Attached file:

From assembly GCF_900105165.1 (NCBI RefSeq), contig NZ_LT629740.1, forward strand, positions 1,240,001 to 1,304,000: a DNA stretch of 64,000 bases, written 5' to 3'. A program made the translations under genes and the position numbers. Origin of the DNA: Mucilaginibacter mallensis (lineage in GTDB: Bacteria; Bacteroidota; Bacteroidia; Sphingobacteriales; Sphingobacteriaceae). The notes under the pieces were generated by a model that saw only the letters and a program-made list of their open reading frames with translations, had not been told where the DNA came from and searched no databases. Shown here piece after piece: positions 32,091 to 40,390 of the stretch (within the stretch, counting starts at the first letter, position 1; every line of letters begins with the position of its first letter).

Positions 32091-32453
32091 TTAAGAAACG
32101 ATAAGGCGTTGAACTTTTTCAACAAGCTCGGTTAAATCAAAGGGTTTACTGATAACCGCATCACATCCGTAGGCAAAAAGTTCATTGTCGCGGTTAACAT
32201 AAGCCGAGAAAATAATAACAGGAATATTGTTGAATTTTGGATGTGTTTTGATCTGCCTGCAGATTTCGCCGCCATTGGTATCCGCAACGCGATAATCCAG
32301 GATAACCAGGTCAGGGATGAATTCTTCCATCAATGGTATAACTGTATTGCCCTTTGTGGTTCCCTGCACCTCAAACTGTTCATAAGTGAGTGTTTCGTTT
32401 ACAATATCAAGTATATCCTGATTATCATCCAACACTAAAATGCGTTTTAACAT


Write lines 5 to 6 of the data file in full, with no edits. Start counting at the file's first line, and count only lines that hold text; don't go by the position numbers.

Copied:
32201 AAGCCGAGAAAATAATAACAGGAATATTGTTGAATTTTGGATGTGTTTTGATCTGCCTGCAGATTTCGCCGCCATTGGTATCCGCAACGCGATAATCCAG
32301 GATAACCAGGTCAGGGATGAATTCTTCCATCAATGGTATAACTGTATTGCCCTTTGTGGTTCCCTGCACCTCAAACTGTTCATAAGTGAGTGTTTCGTTT